City Desk

FishbowlDC Lawsuit Opponents Really Don’t Want to See Each Other

Betsy Rothstein

The defamation lawsuit filed by Washington publicist Wendy Gordon against media gossip blog FishbowlDC  finally had a hearing in court this morning. Most of the arguments at the scheduling conference centered on how physically close the plaintiffs and defendants could stand to be to each other.

But first, because it's not the Fishbowl lawsuit without sexual slang used in a legal context: Does one of Wendy Gordon's Facebook picture suggest that she wants to "work the waxy wang" of Marion Barry, as Fishbowl once wrote?

It's just a humor column, argued Fishbowl attorney Mark Bailen. The hotly contested Facebook picture, which shows Gordon next to a wax statue of the mayor-for-life, features just one of what Bailen called Gordon's "bizarre" poses. "She's kneeled down, essentially in his crotch area," Bailen said.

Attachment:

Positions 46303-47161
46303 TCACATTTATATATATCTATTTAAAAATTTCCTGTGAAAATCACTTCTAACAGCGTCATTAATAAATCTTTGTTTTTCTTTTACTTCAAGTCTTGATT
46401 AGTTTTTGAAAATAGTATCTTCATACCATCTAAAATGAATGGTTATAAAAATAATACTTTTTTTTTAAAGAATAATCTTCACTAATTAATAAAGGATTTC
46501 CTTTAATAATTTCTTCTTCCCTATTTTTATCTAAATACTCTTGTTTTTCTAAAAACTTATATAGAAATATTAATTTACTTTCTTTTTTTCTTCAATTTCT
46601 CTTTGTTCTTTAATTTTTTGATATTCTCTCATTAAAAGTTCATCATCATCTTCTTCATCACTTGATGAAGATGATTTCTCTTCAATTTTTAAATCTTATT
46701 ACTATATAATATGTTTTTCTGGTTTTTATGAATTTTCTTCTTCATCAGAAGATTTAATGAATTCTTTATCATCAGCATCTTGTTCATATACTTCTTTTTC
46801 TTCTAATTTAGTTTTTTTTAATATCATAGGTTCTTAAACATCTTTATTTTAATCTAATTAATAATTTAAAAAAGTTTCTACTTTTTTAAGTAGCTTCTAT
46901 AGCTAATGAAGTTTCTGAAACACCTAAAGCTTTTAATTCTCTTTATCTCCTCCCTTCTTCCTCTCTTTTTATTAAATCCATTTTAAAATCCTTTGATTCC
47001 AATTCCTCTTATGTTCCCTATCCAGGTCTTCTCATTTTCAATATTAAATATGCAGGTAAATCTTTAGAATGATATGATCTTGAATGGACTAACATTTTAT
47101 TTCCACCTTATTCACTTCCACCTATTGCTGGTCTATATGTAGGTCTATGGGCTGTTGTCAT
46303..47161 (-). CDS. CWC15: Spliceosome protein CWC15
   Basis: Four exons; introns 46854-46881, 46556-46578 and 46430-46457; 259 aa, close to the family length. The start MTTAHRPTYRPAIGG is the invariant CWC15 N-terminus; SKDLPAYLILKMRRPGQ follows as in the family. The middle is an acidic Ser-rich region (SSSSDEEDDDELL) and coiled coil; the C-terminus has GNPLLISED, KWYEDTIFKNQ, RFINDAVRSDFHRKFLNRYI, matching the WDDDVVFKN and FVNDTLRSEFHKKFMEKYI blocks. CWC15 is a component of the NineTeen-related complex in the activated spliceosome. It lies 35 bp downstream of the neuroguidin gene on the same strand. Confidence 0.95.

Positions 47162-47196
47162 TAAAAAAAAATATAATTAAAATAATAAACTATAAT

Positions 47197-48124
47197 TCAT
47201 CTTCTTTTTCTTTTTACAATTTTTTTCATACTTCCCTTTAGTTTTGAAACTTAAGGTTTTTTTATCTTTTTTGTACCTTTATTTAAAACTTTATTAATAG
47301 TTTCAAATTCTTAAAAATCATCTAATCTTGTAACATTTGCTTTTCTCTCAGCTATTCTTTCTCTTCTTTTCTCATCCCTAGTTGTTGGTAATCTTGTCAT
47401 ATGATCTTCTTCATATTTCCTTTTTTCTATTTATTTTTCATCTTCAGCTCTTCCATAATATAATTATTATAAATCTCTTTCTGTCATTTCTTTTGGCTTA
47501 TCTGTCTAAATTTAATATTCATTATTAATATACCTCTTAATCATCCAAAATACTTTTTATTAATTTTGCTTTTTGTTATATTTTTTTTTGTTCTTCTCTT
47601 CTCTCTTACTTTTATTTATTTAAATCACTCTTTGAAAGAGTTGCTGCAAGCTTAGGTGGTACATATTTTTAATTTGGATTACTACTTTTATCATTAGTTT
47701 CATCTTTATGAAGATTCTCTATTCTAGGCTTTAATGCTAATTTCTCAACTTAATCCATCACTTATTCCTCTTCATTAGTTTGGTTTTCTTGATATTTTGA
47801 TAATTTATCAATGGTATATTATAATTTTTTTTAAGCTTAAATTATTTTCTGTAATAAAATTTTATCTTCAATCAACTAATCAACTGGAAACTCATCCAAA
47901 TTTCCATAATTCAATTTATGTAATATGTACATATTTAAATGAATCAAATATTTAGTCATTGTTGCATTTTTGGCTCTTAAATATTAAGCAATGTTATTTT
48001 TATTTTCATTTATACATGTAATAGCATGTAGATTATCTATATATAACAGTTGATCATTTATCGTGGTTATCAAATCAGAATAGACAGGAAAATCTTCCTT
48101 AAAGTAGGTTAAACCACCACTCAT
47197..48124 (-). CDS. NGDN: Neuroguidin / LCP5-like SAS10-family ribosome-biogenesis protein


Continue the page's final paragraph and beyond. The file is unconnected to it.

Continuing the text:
Gordon's attorney, David Wachen, disagreed, painting the series of "Wendy Wednesday" posts run by the site as "horrific." Fishbowl continued to run the series even as Gordon's mother lay dying at Johns Hopkins Hospital, Wachen said. The posts and pictures were only taken down after Gordon hired him. "How much are they definitely willing to pay to compensate her for the damage?" Wachen said. While the lawyers said they've been in contact, Judge Thomas Motley wanted more. At first, Motley said he wanted the attorneys to meet together with their all of their clients for an hour, but Wachen claimed that there were too many hard feelings. Then, Motley changed his request—clients Gordon, Fishbowl editor Betsy Rothstein, and Fishbowl writer Peter Ogburn had to be no more than a block from the upcoming negotiations with their lawyers, so that the two sides could confer.

Eventually, the judge settled for a mediation plan, although it wasn't clear how far apart Gordon and Fishbowl's staff would be physically. "I think you probably stand a better chance without the clients," Motley said.

Photo by Darrow Montgomery

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Comments

  1. #1

    Is the news so slow in washington that THIS is what we're reporting on? It seems clear that the Fishbowl people are jerks, but is this really worth a lawsuit? Why become a publicist if you don't like being in the public eye? And no, if you are in the public eye, you don't get to dictate who you are perceived.

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